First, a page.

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Big Media Catch Daily-Fantasy-Sports Bug

Media companies want a piece of the latest revenue stream: daily fantasy-sports games played online for cash. What started as a quiet obsession among sports fans has in the past year morphed into a big bet by television-sports networks on investments in online fantasy-sports audiences.

In the latest such deal, Fox Networks Group has led a $300 million venture-funding round for daily-fantasy-sports startup DraftKings Inc., said Eric Shanks, president and chief operating officer of Fox Sports. Fox Networks’ expected $150 million position, for 11% of DraftKings, would give the startup a post-money valuation of more than $1.2 billion, according to another person familiar with the matter.

The move follows the $275 million that rival online fantasy-sports startup FanDuel Inc. raised this month in a funding round that included the venture arms of Time Warner and Comcast Inc. The infusion garnered FanDuel a nearly $1.3 billion post-money valuation, people familiar with the matter said.

Daily fantasy sports is expected to produce an estimated $2.5 billion in annual revenue in the U.S. alone by 2020, according to forecasts from Eilers Research. The industry also offers sports-media companies the promise of increased fan engagement with a broad spectrum of sports content, including live events, television programming and digital media.

Online fantasy sports opened a new chapter with the advent of its daily element played for cash. Sports fans can now draft teams of players one game at a time online, as opposed to competing in season-long fantasy-sports leagues.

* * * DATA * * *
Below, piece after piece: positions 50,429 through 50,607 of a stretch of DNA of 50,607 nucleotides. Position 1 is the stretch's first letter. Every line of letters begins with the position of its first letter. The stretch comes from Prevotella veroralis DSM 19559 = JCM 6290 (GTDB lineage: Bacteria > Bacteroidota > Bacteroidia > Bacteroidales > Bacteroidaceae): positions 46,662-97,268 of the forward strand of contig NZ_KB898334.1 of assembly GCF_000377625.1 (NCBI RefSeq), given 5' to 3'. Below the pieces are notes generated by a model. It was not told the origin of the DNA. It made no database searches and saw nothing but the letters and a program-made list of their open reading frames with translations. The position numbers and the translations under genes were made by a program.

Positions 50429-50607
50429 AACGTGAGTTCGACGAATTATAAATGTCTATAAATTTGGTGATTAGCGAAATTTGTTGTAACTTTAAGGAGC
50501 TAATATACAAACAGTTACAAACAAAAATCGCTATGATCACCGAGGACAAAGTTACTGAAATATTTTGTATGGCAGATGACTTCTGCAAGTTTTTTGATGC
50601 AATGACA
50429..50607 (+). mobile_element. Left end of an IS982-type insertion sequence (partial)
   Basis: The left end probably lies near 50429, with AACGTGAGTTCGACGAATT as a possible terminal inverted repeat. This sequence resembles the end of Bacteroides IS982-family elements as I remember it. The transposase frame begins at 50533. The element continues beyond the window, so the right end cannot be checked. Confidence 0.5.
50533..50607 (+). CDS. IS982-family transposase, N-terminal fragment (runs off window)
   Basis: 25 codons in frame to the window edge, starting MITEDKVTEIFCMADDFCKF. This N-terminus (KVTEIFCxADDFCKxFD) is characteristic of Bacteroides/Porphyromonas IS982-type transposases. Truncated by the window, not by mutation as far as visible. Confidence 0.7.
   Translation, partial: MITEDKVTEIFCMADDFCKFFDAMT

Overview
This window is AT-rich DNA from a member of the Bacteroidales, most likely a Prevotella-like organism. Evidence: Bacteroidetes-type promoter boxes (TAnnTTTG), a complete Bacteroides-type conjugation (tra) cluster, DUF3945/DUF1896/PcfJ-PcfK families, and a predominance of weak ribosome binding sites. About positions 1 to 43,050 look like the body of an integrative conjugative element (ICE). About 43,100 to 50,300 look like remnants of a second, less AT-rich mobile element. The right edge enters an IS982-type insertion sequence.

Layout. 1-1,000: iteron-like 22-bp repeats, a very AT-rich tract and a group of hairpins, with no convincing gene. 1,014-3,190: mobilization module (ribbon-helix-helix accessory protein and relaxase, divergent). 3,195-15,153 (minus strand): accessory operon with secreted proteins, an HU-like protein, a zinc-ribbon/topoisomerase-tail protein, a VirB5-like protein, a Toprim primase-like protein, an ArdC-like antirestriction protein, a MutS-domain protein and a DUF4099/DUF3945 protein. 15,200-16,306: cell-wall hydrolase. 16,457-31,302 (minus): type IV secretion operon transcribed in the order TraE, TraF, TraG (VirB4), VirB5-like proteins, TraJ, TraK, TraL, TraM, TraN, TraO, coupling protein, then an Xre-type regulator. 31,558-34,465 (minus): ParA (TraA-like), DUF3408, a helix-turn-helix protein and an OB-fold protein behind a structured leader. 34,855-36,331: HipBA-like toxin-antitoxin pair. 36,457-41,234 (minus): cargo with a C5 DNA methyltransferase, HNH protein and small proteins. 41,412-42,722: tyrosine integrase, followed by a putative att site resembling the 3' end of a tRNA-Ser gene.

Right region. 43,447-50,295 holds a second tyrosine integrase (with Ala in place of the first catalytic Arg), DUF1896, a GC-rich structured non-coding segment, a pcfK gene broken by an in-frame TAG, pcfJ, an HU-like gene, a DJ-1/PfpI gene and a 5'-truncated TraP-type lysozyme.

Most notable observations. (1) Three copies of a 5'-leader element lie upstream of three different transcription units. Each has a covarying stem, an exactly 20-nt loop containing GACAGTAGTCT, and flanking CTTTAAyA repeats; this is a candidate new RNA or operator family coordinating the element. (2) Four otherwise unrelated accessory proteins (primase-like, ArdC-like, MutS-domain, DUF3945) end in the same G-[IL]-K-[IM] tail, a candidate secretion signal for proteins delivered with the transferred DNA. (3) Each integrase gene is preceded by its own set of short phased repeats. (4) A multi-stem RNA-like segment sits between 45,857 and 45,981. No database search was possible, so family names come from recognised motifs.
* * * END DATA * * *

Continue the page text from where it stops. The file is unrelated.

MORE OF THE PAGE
Daily fantasy-sports companies charge these fans entry fees and take a commission of about 10% on each game. DraftKings, founded in 2011, generated $30 million in revenue last year FanDuel, founded two years earlier than DraftKings, generated $57 million in revenue in 2014.

For sports-media businesses, ownership stakes in these startups represent opportunities for corporate parents to tap into fast-growing lines of digital revenue. Such deals also position the media companies to acquire consumer data that helps drive programming decisions.

The question is whether the investment positions will lead to acquisitions. FanDuel and DraftKings “are doing quite well,” said Sam Hamadeh, chief executive of PrivCo, a financial-data service. “I wouldn’t be surprised at all to see an [initial public offering of stock] or an acquisition. Media boards, however, are picky. It would have to be a very big public-company buyer—or an IPO.”

So far, rather than buying their own daily fantasy-sports platforms, sports-media companies are entering the industry through investments or partnerships amid the websites’ rapid uptick in users and revenue.

To be sure, daily fantasy-sports websites face significant challenges. Costs run high, as the startups pay out large cash prizes and remain heavily dependent on advertising to attract customers. DraftKings, for instance, gave away $300 million in prize money in 2014, according to Chief Executive Jason Robins.

Talks over Disney possibly funding DraftKings collapsed this year, according to people familiar with the matter. Yet soon after, the startup announced a $250 million advertising deal with Disney’s ESPN that locks out competitors from placing ads on the cable-sports network in 2016—including during football season, when the use of daily fantasy-sports websites surges.

DraftKings also has struck a three-year agreement with Fox Networks in which the startup will spend $250 million on advertising across Fox properties as well, a person familiar with the matter said. (21st Century Fox and News Corp, owner of The Wall Street Journal, were until mid-2013 part of the same company.)

Meanwhile, DraftKings competitor FanDuel is poised for exposure among National Basketball Association fans. Time Warner’s Turner Sports plans to integrate FanDuel with Turner’s NBA on TNT and NBA Digital properties, according to Turner Sports General Manager Matt Hong.

There is no shortage of interest in daily fantasy sports among professional sports leagues and franchises. DraftKings’s latest funding round also included new investors such as the National Hockey League, Major League Soccer and Madison Square Garden Co. Existing investors that took part in the round included Major League Baseball, Atlas Venture, Dodger Ownership Group and DST Global.


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